Couple statements, couple answers.
I don't understand everything.
If I'm wrong, correct me, but don't be mean about it.
You weren't senior in your first steps either.
Some of these are guarranteed wrong,
because I want to taunt out the correct answer.
S1. Assembly works 1 on 1 with the CPU. It's as "least as possible overhead" as possible that is still currently in active use.
Everything that has to do with usable lowest level and is still "cool" to use is Assembly. Operating systems, operating system installations, rescue CD, boot systems and lowest level (partitioning etc.) applications are made in Assembly in order to not make people insane by typing 1's and 0's. Assembly's so-called OP codes work in ratio 1 to 1 in binary, and is often pretended that Assembly is just language of processor. "You just don't go lower than that".
S2. Assembly has no security flaws.
As "hacking" (software cracking) requires a lot of working hardware and software. It's like trying to cut atom (Assembly written program) with an axe (software written in other languages on different machine). Assembly has no possible corruption as it has no networking access, it doesn't have faulty delimiters, it doesn't care about social engineering and the only actual way to make Assembly program behave like it shouldn't, is to directly and physically overwrite the data or intercept within processor itself. And if you try to intercept calls by wrong memory to wrong sector, you'll most likely crash system than actually achieve your result. Making at least 99% of wanna be "hackers" (includes script kiddies up to ones with legendary titles) to find better pray. On top of that, it's harder to correctly corrupt couple megabytes of assembly without knowing what each piece of code is meant for.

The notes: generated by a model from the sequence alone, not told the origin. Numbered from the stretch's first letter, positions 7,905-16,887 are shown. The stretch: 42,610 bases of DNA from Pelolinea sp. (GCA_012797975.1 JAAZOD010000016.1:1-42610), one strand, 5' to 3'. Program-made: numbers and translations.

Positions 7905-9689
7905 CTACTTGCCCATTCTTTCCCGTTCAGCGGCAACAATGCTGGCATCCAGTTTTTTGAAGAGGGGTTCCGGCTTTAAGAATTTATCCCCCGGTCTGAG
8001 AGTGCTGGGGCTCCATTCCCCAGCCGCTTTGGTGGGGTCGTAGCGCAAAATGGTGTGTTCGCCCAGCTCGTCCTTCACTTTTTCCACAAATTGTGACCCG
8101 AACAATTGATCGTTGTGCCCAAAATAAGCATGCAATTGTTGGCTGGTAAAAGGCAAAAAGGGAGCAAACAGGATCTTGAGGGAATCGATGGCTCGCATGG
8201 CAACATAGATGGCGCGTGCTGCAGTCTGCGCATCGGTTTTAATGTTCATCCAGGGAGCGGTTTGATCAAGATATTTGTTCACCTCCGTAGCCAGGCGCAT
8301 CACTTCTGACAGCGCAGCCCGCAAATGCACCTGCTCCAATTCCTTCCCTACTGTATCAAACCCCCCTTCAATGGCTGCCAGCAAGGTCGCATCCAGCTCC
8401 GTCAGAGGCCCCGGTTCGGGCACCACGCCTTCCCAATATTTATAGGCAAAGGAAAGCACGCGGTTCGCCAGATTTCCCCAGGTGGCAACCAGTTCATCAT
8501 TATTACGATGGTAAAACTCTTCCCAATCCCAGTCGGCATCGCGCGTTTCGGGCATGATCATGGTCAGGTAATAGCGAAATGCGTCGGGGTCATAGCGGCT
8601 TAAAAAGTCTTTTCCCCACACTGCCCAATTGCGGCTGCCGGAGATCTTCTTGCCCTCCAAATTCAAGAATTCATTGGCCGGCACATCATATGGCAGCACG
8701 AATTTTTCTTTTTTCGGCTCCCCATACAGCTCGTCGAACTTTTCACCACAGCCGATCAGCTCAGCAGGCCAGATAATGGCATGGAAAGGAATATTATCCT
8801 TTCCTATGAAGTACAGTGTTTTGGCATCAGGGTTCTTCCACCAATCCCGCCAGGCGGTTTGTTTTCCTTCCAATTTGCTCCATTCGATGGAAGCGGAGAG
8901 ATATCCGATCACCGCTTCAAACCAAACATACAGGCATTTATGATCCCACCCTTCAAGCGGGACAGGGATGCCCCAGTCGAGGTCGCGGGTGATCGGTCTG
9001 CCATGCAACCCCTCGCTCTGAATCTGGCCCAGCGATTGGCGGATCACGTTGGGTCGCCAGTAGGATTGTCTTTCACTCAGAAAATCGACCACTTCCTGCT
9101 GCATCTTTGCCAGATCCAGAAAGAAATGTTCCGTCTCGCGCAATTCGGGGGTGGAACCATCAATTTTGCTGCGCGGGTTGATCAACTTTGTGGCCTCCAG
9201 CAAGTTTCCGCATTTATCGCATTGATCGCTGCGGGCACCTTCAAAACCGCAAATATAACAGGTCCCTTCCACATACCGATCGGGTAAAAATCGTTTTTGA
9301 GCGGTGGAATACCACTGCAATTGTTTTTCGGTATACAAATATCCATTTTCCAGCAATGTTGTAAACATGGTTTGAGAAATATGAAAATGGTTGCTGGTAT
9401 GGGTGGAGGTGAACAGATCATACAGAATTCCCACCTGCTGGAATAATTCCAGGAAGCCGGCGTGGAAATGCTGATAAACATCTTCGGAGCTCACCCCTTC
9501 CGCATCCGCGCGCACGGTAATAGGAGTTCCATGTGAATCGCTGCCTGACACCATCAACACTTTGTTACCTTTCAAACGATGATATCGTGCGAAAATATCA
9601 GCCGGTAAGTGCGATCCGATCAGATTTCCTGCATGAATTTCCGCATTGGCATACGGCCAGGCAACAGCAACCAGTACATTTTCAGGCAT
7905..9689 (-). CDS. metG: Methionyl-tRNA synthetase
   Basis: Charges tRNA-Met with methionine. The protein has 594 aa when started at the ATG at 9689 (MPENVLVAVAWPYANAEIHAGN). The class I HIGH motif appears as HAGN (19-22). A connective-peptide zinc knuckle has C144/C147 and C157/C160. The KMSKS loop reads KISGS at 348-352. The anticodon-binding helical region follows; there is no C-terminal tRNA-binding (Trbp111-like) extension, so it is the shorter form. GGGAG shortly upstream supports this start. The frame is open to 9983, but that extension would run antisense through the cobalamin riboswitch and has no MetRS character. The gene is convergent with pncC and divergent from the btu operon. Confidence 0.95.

S3. Compilation of C++ to Assembly is exactly same as writing in pure Assembly.
That's a tough one. According to this site. It is possible to convert C++ code into Assembly and in actual case, it is possible to actually see what part corresponds to what. Meaning that securely written C++ code, using securely written compiler, results in (mentioned in point 2) unshakable Assembly/binary system.
Q1. How did people not turn insane when C/C++/Assembly was not a thing?
I'm not old enough to recall these times. But before there was C and C++ and Assembly. You had to write binary, how possibly did you keep up with 10.000 lines of code consisting only of 1's and 0's?
Q2. Wouldn't eliminating security flaws one by one make for safer fundament?
I know that there is no such thing as unbreakable software. But wouldn't fixing stuff from ground up immensly improve security overall? After all, it's all about the fundamental security flaws. When it comes to system vulnerabilities. There's only 3 ways, through human (social engineering), through programmed mistake (impossible to avoid at this point) and underlying software. If we fixed underlying software, the higher languages wouldn't have that many leaks as result of upstream bugs and errors.
That's it. Please don't be an a++hat, just trying to understand stuff.